“Governor Cooper’s executive order further advances North Carolina’s reputation as a clean energy leader. We look forward to working with him – and with our local leaders, businesses and farmers – to accelerate progress toward these goals.”  – Hawley Truax, EDF Southeast Regional Director

The solar farm at Cary’s SAS Institute served as the backdrop for today’s announcement.

Learn more by reading the full executive order below:

EO80- NC’s Commitment to Address Climate Change & Transition to a Clean Energy Economy

agriculture, Environment

This Week in Pollution: Smithfield eligible for big bailout, could cover lagoons, plus a scientific squabble over GenX

Sweet and sour pork: The world’s largest pork producer, Smithfield Foods is eligible for a portion of the Trump administration’s $12 billion bailout to help farmers who’ve been harmed by retaliatory tariffs by the Chinese. Yet, Smithfield is owned by Chinese company the WH Group. So … does that mean the Chinese are being paid by the US to retaliate against the US?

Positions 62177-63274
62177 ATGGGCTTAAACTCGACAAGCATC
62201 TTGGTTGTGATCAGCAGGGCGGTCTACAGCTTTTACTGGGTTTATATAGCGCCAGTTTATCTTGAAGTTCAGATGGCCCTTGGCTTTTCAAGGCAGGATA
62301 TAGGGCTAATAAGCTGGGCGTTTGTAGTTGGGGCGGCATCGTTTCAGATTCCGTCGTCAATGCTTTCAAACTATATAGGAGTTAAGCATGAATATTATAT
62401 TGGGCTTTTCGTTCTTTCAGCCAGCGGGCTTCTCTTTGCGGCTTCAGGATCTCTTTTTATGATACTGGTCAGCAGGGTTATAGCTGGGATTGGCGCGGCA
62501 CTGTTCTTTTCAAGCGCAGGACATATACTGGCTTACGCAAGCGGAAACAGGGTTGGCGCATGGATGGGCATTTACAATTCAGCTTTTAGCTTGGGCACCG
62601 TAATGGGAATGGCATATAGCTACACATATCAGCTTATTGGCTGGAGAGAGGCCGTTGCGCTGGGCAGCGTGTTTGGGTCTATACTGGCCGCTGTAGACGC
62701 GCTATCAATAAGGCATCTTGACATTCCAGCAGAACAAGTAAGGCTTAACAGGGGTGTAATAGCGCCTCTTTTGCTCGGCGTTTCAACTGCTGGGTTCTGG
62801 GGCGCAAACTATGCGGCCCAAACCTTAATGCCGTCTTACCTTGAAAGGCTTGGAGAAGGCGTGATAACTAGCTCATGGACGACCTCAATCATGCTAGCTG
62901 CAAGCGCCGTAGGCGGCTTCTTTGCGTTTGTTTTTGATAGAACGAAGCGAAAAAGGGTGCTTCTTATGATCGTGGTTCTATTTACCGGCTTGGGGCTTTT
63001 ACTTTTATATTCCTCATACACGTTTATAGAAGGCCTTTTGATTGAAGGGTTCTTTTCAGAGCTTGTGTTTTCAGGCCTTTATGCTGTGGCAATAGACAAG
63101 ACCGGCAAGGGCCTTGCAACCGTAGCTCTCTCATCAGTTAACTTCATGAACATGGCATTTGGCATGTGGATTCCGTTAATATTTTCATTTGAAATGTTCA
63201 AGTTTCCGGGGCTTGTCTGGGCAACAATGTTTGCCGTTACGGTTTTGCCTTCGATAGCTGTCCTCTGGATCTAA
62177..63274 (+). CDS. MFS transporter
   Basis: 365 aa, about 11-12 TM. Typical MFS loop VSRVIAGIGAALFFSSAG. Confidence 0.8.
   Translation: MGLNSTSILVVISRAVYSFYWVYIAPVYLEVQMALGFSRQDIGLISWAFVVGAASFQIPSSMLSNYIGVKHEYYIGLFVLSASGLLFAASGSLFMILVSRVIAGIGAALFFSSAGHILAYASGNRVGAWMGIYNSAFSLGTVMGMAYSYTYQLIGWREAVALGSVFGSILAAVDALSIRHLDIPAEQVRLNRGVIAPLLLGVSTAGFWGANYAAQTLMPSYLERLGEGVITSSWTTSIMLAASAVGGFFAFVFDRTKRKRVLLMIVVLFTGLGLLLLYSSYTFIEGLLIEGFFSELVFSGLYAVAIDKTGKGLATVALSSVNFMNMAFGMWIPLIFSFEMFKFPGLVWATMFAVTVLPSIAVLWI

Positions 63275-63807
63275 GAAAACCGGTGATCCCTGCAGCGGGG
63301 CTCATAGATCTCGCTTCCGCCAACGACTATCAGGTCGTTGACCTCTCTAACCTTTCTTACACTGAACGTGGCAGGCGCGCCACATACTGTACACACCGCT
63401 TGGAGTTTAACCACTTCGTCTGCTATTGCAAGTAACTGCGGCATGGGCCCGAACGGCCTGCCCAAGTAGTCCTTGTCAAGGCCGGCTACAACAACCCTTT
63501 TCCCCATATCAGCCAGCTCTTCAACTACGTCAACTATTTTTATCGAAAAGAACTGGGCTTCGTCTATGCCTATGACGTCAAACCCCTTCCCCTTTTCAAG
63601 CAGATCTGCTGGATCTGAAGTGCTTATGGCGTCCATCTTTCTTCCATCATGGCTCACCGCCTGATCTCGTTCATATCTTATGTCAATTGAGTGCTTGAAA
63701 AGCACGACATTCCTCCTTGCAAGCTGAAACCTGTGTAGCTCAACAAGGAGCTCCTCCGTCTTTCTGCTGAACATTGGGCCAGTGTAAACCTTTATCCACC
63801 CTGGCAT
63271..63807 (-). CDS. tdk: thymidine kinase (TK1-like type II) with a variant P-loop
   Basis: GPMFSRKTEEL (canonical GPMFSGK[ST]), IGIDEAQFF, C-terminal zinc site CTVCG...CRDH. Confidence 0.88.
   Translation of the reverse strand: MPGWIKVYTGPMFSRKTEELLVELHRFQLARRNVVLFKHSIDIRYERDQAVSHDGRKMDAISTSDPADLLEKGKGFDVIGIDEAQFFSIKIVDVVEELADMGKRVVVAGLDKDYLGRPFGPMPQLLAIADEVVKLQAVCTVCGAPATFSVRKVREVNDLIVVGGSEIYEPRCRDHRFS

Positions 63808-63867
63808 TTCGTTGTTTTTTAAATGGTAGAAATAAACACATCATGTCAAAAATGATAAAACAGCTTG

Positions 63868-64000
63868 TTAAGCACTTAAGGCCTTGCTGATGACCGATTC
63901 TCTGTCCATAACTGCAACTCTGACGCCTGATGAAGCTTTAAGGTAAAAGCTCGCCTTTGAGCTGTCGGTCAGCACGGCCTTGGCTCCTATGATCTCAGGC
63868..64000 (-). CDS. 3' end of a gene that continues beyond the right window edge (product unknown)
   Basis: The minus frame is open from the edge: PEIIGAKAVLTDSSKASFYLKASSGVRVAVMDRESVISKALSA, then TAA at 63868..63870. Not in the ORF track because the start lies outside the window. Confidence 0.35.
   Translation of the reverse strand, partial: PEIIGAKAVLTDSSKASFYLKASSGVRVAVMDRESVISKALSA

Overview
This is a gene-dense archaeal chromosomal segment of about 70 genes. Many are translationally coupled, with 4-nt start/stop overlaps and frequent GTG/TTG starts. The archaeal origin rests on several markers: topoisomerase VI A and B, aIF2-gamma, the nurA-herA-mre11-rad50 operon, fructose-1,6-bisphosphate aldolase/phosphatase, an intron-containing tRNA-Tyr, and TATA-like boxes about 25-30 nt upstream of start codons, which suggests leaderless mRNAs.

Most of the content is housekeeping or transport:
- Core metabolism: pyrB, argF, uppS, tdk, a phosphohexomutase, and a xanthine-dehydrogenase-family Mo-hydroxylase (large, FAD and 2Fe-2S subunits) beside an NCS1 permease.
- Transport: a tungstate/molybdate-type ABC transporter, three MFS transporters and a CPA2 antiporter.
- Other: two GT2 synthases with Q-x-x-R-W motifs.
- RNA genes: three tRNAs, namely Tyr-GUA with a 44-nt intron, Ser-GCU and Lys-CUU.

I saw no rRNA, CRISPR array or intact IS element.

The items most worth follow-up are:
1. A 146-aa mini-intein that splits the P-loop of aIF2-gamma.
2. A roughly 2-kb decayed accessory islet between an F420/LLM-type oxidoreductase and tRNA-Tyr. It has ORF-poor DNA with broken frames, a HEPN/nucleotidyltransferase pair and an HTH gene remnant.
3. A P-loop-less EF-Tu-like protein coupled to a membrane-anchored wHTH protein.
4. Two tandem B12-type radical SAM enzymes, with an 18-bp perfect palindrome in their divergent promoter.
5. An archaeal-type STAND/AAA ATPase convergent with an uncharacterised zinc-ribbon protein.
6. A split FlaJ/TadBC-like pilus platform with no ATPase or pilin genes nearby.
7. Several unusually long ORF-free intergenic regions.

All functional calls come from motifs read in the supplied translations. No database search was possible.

The Washington Post reported the story on Tuesday, noting that Smithfield/WH Group hasn’t decided whether to accept the corporate welfare, uh, I mean payments. The newspaper also quoted the USDA as saying it “could not police whether money will eventually filter to the Chinese.”

If Smithfield does accept the cash, perhaps the company could upgrade the antiquated waste management systems at its North Carolina operations?

Update: On Thursday evening, Smithfield announced it plans to covert its existing open-waste lagoons to covered “digesters,” which will capture biogas, over the next 10 years. In turn, that energy will be transported to central processing facilities to be converted into renewable natural gas (RNG) in North Carolina, Missouri, and Utah. This is part of the company’s “manure-to-energy” projects, according to the press release, which will span across 90 percent of Smithfield’s hog finishing spaces in North Carolina and Utah, and nearly all Smithfield’s hog finishing spaces in Missouri.